The women of Sidewalk Ends Farm do their farming the old fashioned way, using hand tools and creating their own compost through organic matter. Their flowers are chemical-free and this season they’ve grown scabiosas, dahlias, sunflowers, zinnias, snapdragons, strawflowers, sweet annies, ammi majus and so many more. Explore what they’ve picked at the Armory Park Farmer’s Market in Providence every Thursday. If you’d like to dig deeper into farm life, the farmers host multiple workshops where they share what they’ve learned about farming with schools, camps, organizations and other farmers, so you can trust they know what they’re doing. 47 Harrison Street, Providence. 617-817-6598, SidewalkEndsFarm.com

Size Doesn’t Matter

Blue Skys Farm may be smaller than your average farm, but they grow just as large of a selection. This season’s cut flowers include dahlias, zinnias, strawflowers, statices, lisianthus, salvias, sunflowers, celosias, globe amaranths and gladioli which you can pick up at Pawtuxet Village Farmer’s Market on Saturdays. You can choose from a variety of fresh cut bouquets, or make them yourself when you buy mixed flowers by the bucket. Have a flower obsession? You still have until October to sign up for receiving bouquets made just for you every week. 35 Pippin Orchard Road, Cranston. 781-603-4894, BlueSkysFarm.com

Pick To Your Heart’s Content
With over 40 years of experience, West Beach Farm has been providing South County with flowers and produce. Anyone can come by the farm and pick from a wide variety of flowers. Now in season are zinnias, black eyed Susans, forget-me-nots, globe amaranth, snapdragons, cosmos, blue ageratum, verbenas, celosias and sunflowers. Or, if you’re in a hurry, choose from the many cut flowers at their stand, as well as at Charlestown Farmer’s Market on Fridays and Richmond Farmer’s Market on Saturdays. 16 West Beach Road, Charlestown. 385-628-7143, Facebook.com/WestBeachFarm

Floral Design
Polly Hutchison’s love affair with flowers began with her mother’s English Cottage-style gardens and now she shares that passion with her husband Mike. Together with their love for horticulture and design, they run Robin Hollow Farm. This season you’ll find their cosmos, tuberoses, sunflowers, sweet williams, sedum autumn joys, snapdragons, eryngiums, salvia, rudbeckia, lilies, hydrangeas, gomphrenas, crocosmias, celosias, delphiniums, asters, asclepias, ageratums, dahlias, zinnias, lisianthus, scabiosa, phlox, anemones and asclepias tuberosa at Hope Street Farmer’s Market and Coastal Grower’s Market on Saturdays, and Aquidneck Grower’s Market on Wednesdays. For those with a knack for creativity, you can buy two-gallon buckets filled with the perfect balance of flowers and greens that can fill up to ten jars now until October. When the couple’s not working an event, you’ll find them giving lectures and workshops on flower production, labor issues, marketing and floral design. 1057 Gilbert Stuart Road, Saunderstown. 401-268-7070, RobinHollowFarm.com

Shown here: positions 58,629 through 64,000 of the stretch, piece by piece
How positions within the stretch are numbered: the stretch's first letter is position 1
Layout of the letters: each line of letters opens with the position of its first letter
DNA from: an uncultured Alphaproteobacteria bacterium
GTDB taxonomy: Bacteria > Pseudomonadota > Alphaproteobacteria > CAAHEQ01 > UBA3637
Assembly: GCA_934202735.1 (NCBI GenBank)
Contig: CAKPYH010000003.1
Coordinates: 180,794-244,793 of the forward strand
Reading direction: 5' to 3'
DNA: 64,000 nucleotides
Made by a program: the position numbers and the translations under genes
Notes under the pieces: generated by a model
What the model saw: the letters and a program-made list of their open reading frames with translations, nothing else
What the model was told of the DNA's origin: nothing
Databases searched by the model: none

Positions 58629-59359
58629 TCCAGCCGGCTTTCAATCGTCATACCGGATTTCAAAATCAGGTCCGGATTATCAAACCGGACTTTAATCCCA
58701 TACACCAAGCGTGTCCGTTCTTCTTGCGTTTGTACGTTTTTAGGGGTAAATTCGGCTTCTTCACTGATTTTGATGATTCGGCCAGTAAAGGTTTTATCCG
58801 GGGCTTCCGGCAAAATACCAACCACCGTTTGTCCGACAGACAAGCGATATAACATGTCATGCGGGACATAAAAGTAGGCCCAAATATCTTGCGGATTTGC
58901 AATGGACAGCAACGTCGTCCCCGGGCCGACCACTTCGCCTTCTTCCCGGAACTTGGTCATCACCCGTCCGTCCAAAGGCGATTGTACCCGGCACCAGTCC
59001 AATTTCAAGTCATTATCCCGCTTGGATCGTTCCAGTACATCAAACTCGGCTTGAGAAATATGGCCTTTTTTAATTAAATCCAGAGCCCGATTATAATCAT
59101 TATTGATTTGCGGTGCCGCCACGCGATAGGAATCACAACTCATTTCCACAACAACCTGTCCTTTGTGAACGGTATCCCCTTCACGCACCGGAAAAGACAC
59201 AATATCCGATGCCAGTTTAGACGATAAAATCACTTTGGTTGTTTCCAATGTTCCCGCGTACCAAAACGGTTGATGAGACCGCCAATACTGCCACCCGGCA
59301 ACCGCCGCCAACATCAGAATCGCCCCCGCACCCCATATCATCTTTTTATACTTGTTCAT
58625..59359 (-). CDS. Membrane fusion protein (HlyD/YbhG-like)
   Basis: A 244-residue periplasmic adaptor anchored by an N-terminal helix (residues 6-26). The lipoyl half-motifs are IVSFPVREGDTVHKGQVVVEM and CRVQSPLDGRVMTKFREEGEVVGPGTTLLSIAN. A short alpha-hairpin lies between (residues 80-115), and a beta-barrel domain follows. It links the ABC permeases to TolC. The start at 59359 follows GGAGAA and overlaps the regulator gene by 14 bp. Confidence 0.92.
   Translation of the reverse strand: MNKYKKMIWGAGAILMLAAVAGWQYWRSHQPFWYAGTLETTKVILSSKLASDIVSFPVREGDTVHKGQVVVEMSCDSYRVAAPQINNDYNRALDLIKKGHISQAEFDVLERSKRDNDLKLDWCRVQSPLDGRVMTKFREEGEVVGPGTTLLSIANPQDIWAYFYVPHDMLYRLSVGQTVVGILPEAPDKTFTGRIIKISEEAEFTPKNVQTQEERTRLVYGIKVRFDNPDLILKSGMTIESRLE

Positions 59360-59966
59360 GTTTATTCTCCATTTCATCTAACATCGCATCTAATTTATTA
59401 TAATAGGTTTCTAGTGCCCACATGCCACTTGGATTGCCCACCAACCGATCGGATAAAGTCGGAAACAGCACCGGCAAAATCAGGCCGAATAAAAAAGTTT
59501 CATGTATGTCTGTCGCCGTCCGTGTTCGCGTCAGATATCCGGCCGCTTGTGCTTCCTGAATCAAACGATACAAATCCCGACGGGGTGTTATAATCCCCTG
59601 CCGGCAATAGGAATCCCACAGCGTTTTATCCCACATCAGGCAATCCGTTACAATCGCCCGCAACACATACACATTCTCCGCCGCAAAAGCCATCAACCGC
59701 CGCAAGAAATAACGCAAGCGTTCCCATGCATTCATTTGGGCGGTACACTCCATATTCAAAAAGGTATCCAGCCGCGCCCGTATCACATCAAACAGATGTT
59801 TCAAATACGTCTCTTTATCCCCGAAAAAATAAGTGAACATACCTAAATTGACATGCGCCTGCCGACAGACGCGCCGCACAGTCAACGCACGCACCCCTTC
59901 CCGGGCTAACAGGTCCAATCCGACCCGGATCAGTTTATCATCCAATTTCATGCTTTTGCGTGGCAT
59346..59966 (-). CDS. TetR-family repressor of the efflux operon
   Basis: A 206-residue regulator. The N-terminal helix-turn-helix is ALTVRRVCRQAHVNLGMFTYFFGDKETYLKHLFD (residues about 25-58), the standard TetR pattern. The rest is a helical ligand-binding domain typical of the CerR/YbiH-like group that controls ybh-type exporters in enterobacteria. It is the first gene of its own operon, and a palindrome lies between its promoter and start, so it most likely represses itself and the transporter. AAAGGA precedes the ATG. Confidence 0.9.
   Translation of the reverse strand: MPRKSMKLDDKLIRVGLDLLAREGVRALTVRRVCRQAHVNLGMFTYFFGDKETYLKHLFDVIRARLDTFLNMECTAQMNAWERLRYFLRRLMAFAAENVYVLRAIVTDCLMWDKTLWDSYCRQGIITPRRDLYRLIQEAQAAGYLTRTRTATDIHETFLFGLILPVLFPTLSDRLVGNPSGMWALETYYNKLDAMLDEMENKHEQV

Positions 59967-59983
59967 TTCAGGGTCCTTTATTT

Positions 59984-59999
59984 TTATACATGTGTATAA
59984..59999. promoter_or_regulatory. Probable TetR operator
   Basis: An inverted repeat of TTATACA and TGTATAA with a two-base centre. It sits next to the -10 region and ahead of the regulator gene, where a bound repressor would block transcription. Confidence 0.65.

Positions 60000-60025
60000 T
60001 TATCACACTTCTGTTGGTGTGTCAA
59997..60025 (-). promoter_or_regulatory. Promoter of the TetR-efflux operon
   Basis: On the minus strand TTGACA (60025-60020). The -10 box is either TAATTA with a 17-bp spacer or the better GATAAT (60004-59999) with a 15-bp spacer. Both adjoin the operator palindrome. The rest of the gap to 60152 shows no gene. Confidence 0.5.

Build a Better Bouquet
Now that you know where to get locally grown flowers, learn how to expertly arrange them. Using only 100% American grown cut flowers, The Local Bouquet creates floral décor that compliments the time of year. This season features dahlias, zinnias, cosmos, sunflowers, sedum, nigella, celosias, bachelor buttons, scabiosa, privet, ornamental cabbage and grasses, fruit branches and fresh herbs like rosemary and mint. Owner Mary Kate started the business with a love for design and during her upcoming fall workshops at local farms and studios she’ll be sharing her techniques. She also offers a private party option for those who want to host a workshop-themed party in the comfort of their own home. P.O. Box 1031, Little Compton. 401-598-6812, TheLocalBouquet.com